Some Eats, and Some Garden Treats

As far as the garden goes, part of me feels like we are on the never-ending death march towards fall. I am hopeful that I can keep all the Japanese maples watered well enough so that I get some fall color this year. I’m pruning back most of the flowers in the hopes that I’ll get some fresh blooms. I’m contemplating putting in a drip system. Almost every day I spend some time watering, and soaking the trees. I put the hose on very low by a tree, and run back in the house and set the timer for 20 or 30 minutes. I’m thinking about whether I want to add more stone paths or more beds. There’s a little more room out there! MLG says we are due for a La Nina this fall. I don’t particularly like rain, but I would welcome some water to fill up my well (I don’t really know how that works, but I think it will help.) In the meantime, the weather is heading back up to over 100 degrees by the weekend.

I’ve been enjoying little mini-bouquets. Petunias actually last a long time as cut flowers!


And here’s that white daylily. Surrounded by the forest of fairy impatiens. I’ve learned a bit about self-seeding plants this year. I only had 2 fairy impatiens last year, in two different locations. I was so excited to have so many little seedlings in the spring, that I let most of them grow. That was too much! They have done well, and are very pretty. But there are places where the plants below them are not getting any sun at all. I have started ruthlessly weeding some of them out.


Here’s a new recipe I developed, Blueberry Protein Coffee Cake. I really like it, and its a good source of protein for a breakfast cake. The recipe inspiration was Georgie’s Cinnamon Streusel Coffee Cake. I love it filled with blueberries, and decided I didn’t need the cinnamon streusel at all.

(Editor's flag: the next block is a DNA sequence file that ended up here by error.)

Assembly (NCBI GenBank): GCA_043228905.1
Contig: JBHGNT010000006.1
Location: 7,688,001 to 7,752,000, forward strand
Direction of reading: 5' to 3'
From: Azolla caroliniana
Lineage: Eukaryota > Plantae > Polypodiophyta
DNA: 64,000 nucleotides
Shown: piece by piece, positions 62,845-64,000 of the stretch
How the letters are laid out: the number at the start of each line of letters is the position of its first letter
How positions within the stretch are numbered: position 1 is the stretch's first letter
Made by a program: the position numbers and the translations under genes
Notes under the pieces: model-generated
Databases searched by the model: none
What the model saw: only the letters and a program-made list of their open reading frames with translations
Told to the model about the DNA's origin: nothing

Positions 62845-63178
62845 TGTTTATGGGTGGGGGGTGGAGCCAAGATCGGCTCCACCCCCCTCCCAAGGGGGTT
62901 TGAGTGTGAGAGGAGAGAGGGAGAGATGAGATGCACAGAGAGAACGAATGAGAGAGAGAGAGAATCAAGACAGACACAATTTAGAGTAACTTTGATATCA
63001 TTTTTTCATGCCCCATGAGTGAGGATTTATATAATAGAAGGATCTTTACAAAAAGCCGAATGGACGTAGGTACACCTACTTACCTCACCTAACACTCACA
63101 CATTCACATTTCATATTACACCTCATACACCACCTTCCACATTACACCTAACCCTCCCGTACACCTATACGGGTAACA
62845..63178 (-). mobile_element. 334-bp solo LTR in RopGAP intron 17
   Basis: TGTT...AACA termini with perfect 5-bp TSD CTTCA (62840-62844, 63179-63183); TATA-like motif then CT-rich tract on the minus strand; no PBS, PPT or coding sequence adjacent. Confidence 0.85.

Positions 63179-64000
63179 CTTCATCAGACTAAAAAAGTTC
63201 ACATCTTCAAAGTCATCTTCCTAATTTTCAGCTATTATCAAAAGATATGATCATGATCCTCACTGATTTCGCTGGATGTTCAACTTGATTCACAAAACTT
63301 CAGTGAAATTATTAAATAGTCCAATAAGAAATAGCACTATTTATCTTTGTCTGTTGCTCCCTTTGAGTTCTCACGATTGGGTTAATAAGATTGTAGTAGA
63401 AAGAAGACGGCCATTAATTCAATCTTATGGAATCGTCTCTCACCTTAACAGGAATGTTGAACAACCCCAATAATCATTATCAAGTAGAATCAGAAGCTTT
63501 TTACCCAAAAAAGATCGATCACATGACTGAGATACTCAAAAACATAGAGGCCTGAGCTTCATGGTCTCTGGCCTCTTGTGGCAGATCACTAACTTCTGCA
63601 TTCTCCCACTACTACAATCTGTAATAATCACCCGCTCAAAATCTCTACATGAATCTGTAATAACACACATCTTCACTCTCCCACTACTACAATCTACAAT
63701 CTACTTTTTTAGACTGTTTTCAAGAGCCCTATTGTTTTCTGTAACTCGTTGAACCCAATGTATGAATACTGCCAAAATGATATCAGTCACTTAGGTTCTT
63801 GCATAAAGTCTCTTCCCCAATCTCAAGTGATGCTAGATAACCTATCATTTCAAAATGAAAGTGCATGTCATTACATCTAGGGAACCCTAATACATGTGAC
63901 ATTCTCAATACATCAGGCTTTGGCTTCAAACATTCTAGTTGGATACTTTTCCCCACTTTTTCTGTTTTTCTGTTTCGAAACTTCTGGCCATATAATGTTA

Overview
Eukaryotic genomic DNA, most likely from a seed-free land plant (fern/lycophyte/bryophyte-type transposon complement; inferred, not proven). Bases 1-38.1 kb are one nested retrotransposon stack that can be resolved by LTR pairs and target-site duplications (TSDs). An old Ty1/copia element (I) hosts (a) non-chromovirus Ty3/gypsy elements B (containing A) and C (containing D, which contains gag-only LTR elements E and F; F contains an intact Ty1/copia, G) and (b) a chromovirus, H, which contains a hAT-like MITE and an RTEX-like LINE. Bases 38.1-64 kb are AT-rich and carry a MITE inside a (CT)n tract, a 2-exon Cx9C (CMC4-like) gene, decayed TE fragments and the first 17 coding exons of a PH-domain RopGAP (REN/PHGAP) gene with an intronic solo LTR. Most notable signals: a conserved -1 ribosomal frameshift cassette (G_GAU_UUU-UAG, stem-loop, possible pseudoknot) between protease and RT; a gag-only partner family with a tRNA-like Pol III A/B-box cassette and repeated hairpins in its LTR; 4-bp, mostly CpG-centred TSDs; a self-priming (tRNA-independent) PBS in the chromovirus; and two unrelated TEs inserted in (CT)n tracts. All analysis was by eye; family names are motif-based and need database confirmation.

And I know you won’t believe it, but I never buy raw shrimp. I just buy the ones that are already cooked. Lately those have been rather pricey, so when I saw these raw shrimps on sale, I bought them. Oh, yum yum. I just put five shrimpies in a sandwich bag with some mashed garlic and a teaspoon of olive oil. I cooked them on a little cast iron pan, which I think helps with getting that nice crust on them.

Here I served them over some veggies and some of those edamame noodles.  BTW, those edamame noodles are so good, but very dry. I still need to find some way to serve them that does not involve a bucket of olive oil. Any ideas?


My favorite meal this summer is taco salad. Ever since Cammy shared Pancho’s Tropical salad dressing recipe (which I adjusted for my own needs) I can’t get enough of it. I think I really like the taste of cumin. And of course, it is a bit sweet. I bought some turkey burger patties at Costco that I didn’t particularly like. They worked perfect for turning into the taco meat. (I just use the packaged taco seasoning.) As you know, there are a ton of things that you can add to taco salad, but most of the time I opt for these simple ingredients. (if I have cilantro in the fridge, I like to add that too.) I chop them up, put them in the big bowl, and dress them with that salad dressing, and then dump the taco meat on top. Here is a link to my version of the tropicale dressing.